Today, I have chosen to review the picture book, Baloney (Henry P.) because it reminds me of one of Liz’s funniest stories in which a boy comes up with fantastic excuses why he doesn’t have his homework.

In honor of Liz, a lady who always poured the happiness of life into her writing, I dedicate this picture book review to you. Dearest Liz, I hope Heaven has laptops and publishers because, with your gift, you should never stop writing.

Title – Baloney (Henry P.)

Written by – Jon Scieszka

Illustrated by – Lane Smith

Published by – Viking – Penguin Group – 2001

Suitable for ages – 3-7

Topics/Theme –  exaggeration

Opening – Last Tuesday morning, at 8:37 a.m., Henry P. Baloney was finally late for class once too often.

“That’s it,” said Miss Bugscuffle. “Permanent Lifelong Detention…unless you have one very good and very believable excuse.”

“Well I would have been exactly on time,” said Henry. “But…

Amazon Review – Find it on Amazon HERE.

The twisted team that gave the world Squids Will Be Squids and The Stinky Cheese Man now delivers a whole lot of Baloney. Henry P. Baloney. Henry is an alien school kid who needs to come up with one very good excuse to explain why he is late for szkola (school), again. Otherwise, his teacher Miss Bugscuffle promises, it’s Permanent Lifelong Detention.

Henry’s tall tale of his lost zimulis (pencil)-received from deep space by Jon Scieszka-is told in at least twenty different Earth languages and graphically recreated in Lane Smith’s out-of-this-world illustrations.

The unbelievable trip into Henry’s wild universe may be the most original excuse ever for being late for szkola. Or it might just be Baloney. Henry P. Baloney.

Learn about Jon Scieszka HERE.

Lear about Lane Smith HERE.

Find more “Perfect Picture Book Friday” reviews at Susanna Leonard Hill’s blog HERE.

The Stone Giant – A Picture Book Review for PPBF

Today, I’m reviewing the non-fiction picture book, Stone Giant – Michelangelo’s David And How He Came To Be. 

Back in my college days (I meant years) I sat in a dimly lit auditorium with my classmates, learning art history. Slide after slide flashed up on the screen as I jotted down everything the instructor said.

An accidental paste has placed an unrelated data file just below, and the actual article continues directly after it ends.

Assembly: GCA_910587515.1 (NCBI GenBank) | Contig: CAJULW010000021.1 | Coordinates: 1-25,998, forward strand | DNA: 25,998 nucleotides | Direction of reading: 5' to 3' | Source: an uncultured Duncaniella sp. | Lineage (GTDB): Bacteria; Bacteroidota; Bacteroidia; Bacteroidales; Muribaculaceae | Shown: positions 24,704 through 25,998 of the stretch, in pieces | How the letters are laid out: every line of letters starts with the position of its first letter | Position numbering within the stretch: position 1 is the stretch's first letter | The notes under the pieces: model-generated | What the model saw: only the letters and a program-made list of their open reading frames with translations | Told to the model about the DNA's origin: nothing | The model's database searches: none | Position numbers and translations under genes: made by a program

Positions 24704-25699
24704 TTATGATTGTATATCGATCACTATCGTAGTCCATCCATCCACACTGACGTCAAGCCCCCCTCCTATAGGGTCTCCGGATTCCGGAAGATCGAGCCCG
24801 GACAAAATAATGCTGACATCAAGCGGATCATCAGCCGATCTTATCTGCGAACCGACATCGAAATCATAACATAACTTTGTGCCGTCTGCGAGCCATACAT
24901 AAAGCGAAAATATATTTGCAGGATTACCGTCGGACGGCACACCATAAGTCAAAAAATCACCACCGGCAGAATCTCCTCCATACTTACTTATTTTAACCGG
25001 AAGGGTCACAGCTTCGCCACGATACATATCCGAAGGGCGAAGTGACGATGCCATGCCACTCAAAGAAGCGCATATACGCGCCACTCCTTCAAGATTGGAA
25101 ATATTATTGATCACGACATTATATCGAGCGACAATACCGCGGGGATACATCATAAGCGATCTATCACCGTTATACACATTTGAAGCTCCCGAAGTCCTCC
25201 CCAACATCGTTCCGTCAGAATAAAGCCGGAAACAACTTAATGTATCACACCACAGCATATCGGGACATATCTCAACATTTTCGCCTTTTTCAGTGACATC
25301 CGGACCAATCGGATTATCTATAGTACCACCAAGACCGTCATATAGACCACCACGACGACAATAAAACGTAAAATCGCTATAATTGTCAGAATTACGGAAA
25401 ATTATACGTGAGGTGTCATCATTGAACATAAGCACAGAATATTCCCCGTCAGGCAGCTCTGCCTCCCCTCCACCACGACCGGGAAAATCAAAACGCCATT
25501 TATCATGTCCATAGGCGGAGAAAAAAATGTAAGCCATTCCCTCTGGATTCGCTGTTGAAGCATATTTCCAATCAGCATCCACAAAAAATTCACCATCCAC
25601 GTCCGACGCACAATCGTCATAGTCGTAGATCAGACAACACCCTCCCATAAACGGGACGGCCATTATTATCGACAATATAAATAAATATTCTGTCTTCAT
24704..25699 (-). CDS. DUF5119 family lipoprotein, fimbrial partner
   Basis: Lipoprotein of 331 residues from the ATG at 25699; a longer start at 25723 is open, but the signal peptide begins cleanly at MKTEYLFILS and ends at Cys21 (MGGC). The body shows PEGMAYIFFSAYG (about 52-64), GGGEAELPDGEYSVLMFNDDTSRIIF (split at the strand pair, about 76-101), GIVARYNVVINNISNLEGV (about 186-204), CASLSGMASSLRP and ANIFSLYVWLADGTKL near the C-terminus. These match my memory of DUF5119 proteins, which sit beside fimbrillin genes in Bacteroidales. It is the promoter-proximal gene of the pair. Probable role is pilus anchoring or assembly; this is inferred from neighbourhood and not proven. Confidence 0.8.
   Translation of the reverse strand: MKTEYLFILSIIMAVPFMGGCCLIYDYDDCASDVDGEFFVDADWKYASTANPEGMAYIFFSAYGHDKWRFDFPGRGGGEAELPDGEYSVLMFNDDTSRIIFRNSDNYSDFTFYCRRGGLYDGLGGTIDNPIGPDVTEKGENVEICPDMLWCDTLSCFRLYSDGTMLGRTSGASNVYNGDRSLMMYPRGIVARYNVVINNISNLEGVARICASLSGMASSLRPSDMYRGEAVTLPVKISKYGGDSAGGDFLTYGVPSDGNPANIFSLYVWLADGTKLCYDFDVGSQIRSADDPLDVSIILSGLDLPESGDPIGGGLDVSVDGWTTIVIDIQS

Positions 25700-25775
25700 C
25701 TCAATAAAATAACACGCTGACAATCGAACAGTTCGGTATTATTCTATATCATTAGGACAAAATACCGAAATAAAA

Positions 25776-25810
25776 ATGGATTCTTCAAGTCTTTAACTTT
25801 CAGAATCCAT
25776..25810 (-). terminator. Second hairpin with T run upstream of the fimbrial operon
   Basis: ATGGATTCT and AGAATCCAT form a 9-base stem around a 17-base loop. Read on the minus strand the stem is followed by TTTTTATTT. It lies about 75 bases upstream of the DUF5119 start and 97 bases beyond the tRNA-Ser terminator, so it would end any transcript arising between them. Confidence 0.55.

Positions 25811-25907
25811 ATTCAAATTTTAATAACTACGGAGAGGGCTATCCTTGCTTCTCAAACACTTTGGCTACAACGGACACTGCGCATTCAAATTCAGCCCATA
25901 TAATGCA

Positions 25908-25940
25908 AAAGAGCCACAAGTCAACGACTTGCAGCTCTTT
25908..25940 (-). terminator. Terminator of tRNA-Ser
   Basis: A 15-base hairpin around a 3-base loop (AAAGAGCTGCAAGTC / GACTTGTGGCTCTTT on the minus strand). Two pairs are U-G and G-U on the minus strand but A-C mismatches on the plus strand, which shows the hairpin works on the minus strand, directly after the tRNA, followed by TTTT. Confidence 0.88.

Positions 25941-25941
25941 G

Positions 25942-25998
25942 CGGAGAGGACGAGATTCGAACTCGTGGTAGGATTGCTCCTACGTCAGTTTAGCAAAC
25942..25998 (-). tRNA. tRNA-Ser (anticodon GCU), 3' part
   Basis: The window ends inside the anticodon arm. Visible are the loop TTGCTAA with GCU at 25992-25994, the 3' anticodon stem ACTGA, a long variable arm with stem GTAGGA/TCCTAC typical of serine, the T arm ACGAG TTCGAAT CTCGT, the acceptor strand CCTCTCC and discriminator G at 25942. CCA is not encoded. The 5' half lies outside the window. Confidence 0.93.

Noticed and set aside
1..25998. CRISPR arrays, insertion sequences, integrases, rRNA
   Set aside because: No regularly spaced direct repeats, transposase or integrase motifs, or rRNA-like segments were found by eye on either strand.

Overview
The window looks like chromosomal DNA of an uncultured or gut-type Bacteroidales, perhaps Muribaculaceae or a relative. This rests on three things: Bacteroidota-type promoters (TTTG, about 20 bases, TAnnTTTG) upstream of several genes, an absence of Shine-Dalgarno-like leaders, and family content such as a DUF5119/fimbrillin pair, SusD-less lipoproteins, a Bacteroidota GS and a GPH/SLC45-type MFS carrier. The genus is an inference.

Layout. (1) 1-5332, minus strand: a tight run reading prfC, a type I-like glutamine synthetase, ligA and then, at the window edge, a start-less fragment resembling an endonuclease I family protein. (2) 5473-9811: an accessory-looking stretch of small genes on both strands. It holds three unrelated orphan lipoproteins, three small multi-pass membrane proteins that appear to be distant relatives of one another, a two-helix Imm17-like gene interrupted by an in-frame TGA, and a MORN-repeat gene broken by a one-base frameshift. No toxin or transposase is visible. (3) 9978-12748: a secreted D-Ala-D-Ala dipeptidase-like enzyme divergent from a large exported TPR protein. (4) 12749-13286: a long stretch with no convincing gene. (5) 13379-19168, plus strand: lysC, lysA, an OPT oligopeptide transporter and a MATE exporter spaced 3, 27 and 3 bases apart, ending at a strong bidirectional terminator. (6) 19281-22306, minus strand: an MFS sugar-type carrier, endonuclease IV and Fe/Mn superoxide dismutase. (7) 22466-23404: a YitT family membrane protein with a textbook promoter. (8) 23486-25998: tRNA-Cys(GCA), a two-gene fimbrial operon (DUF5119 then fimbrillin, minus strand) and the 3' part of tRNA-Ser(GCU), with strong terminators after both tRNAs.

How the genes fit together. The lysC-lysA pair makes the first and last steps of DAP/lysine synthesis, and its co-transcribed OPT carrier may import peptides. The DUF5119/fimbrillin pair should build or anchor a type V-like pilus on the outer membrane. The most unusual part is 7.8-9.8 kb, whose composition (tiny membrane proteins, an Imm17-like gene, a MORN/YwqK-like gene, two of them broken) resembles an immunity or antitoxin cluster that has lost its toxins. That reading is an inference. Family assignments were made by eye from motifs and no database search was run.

“And now class, let’s take a look at the great sculpture of David by Michelangelo.”

I glanced up from my notes and gasped. Rising strong and tall from a marble platform stood an incredibly handsome man with (pardon the pun) perfectly chiseled features. Sigh… The instructor went on to tell us the location of the statue, the background of Michelangelo, and the material he carved the statue from. What the instructor didn’t tell us was the remarkable story of how Michelangelo was chosen for this task — a critical piece of historic significance covered in today’s brilliantly illustrated picture book.

Title – Stone Giant – Michelangelo’s David and how he came to be

Written by – Jane Sutcliffe

Illustrated by – John Shelley

Published by – Charlesbridge  2014

Suitable for ages – 4-8

Topics/Theme –  Art history, Michelangelo’s David

Opening – There was a giant in the city of Florence. It had been there for nearly forty years. And no one knew what to do about it. The giant was an enormous block of stone–marble, to be exact. It stood three times as tall as any man in the city. It was the color of cream. And it was a troublemaker.

Amazon Review – view it HERE. No one wanted the “giant.” The hulking block of marble lay in the work yard, rained on, hacked at, and abandoned—until a young Michelangelo saw his David in it. This is the story of how a neglected, discarded stone became a masterpiece for all time. It is also a story about art—about an artist’s vision and process, and about the ways in which we humans see ourselves reflected in art.

Why do I like this book? What I like is that this book doesn’t begin on the day Michelangelo was asked to carve the statue of David. The book begins with the history of the giant block of marble, resting in the city of Florence. I was surprised to learn that other artists came before Michelangelo. I was more surprised to learn that Leonardo da Vinci was asked to sculpt David and turned down the request. The illustrations are thoughtful, brimming with details, expressive, and perfectly fitting to this story.
Watch the book trailer here.

Learn about Jane Sutcliffe HERE.

Lear about John Shelley HERE.

Find more “Perfect Picture Book Friday” reviews at Susanna Leonard Hill’s blog HERE.

What would you carve if you were given a great block of marble? Please let me know in the comments.